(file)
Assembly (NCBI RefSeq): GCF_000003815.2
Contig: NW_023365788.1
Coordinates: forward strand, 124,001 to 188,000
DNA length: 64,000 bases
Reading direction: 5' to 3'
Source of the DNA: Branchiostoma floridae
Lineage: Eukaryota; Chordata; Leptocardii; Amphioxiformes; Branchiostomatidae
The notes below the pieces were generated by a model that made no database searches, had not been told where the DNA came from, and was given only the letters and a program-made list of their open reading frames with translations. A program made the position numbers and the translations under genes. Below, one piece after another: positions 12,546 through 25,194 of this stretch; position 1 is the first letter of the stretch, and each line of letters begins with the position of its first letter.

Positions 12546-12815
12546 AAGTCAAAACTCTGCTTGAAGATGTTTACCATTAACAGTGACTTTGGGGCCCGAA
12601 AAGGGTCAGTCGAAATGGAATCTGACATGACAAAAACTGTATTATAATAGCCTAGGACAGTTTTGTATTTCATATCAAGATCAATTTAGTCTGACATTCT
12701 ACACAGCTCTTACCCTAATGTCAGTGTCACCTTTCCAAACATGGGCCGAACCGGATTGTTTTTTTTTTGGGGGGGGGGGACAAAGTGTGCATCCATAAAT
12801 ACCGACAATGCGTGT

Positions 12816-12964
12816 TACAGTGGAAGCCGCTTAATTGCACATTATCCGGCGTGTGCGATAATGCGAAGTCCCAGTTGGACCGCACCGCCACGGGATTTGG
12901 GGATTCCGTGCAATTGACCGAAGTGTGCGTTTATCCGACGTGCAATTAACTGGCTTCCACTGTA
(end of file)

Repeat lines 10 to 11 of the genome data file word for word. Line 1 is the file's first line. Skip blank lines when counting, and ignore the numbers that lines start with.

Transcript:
12546 AAGTCAAAACTCTGCTTGAAGATGTTTACCATTAACAGTGACTTTGGGGCCCGAA
12601 AAGGGTCAGTCGAAATGGAATCTGACATGACAAAAACTGTATTATAATAGCCTAGGACAGTTTTGTATTTCATATCAAGATCAATTTAGTCTGACATTCT